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Connecting TV via wifi to Various Devices

by DavidAlpha / November 27, 2013 7:43 PM PST

I have been tasked with sourcing a ~32" tv for my company to use at exhibitions and during meetings in the office. My chairman has asked that it be possible to:

Connect via wifi to computers on the network so that it can mirror the display on any given computer at any time

Play from a USB input

Built-in DVD

Connect via wifi to an iPad (although this may not be possible as we'd rather not shell out for Apple TV).

I have done some research and found numerous screens that boast the relevant requirements (Wi-Fi, USB etc) - however, I have become rather confused at exactly what we would need to allow the picture from one device to show on the screen via wi-fi only, or even if it's possible at all - is the wi-fi only for connecting to applets like Netflix?

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All Answers

Best Answer chosen by DavidAlpha

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What Bob said and then some...
by Pepe7 / November 28, 2013 1:37 AM PST

You are basically looking for a unicorn.

The task at hand is to convince your boss that this project requires $ to achieve good results, and requires more than a single device to do it all well. A single 32" 'Smart' <ahem> HDTV won't do what you need. Adding iPad or (Apple OSX) screen mirroring to the mix means you need the $89 AppleTV and/or a Macbook with adequate hardware/software specs. PC/Windows screen mirroring is it's own separate problem to solve, if you guys have the typical office spec Lenovo Thinkpads (etc.). FWIW, I have switched some of my own work projects to Apple/iOS devices to be able to dial in folks working in front of a 90" Sharp LED. Adding the AppleTV has made this a painfully easy task since the more pedigreed folks running iOS 7 on their iPhones can also quickly connect and correct all my mistakes ;).

Since many laptops include optical drives, you can just as easily eliminate the built-in DVD requirement. And there's also the $30 DVD player you could just as easily bolt in back of the display Wink

What sort of laptops/hardware will be sending along feeds to this equipment(?) That's at least a small starting point so you get the task solved correctly.

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Problem (nearly) solved
by DavidAlpha / November 28, 2013 5:38 PM PST

Thanks, that's great.

In other words - Wi-Fi does not (and will not) act as an input source in the same was as HDMI or VGA?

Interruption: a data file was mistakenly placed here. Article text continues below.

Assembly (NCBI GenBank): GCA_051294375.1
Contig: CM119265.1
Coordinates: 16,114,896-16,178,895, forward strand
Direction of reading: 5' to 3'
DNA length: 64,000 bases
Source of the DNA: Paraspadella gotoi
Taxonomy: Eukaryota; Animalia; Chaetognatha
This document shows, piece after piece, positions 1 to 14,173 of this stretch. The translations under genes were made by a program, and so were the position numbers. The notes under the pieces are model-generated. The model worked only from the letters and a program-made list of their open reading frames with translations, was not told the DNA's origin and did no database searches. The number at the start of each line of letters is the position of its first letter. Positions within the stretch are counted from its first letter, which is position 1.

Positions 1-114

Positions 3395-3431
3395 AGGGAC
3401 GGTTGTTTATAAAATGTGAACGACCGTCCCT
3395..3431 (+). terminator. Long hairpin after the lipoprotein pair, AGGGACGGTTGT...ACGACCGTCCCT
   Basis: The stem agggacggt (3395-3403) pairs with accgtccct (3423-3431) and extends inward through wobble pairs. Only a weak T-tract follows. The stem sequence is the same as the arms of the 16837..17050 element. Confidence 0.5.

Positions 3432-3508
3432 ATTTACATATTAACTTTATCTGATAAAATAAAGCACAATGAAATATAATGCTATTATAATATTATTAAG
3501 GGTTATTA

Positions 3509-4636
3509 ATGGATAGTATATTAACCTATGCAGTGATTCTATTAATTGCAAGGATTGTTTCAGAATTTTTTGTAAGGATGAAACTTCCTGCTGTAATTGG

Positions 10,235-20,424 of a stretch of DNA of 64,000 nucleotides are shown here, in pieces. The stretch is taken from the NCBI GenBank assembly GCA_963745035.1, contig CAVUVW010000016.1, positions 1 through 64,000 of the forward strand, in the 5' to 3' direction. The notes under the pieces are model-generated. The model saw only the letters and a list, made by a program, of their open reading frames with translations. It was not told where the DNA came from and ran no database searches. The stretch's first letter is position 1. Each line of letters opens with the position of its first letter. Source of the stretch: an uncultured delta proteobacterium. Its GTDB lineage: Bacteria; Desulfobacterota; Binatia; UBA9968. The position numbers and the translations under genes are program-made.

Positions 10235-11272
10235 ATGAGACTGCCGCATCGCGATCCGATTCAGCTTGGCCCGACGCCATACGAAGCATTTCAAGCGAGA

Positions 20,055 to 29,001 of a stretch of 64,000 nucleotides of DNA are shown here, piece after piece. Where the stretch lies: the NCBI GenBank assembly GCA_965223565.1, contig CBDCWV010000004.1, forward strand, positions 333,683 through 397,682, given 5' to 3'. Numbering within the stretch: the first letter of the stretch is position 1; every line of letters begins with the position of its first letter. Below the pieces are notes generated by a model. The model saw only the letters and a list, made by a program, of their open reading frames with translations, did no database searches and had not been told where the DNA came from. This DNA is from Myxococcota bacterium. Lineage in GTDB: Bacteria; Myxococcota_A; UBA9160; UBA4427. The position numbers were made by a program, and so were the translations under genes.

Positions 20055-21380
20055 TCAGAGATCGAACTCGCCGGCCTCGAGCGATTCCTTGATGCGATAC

That being the case, I will make a recommendation based on the best functionality, and if he really wants to use his iPad with it he can invest in the Apple TV box

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Answer
I didn't find one.
by R. Proffitt Forum moderator / November 27, 2013 11:02 PM PST

That's a lot on one list. The included DVD pretty much made this one of those Find Waldo hunts, but I came up empty. If you do find one, it may be the only one.
Bob

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I was never good at finding Waldo
by DavidAlpha / November 28, 2013 12:42 AM PST
In reply to: I didn't find one.

The DVD is probably the least vital, so if we need to overlook that it shouldn't be a big problem.

The most important aspect is being able to show the display from an iPad (Samsung TVs can do it brilliantly with Samsung devices but iPads seem a bit more tricky when not using them with other Apple products) via wi-fi in an easy manner - some of my colleagues aren't the most technologically savvy.

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Then the next hurdle.
by R. Proffitt Forum moderator / November 28, 2013 12:47 AM PST

You seem to know the iPad answer so I won't duplicate or cover that.

"Connect via wifi to computers on the network so that it can mirror the display on any given computer at any time"

That's one tall order. The only system I used to do that involved a PC and a lot of setup to install screen sharing on each PC. This would have an IT staffer busy busy busy.

As no TV has a PC in it, there would be no Waldo to find. Yes Sony had a PC in a TV a few years ago but that's not on the market today.
Bob

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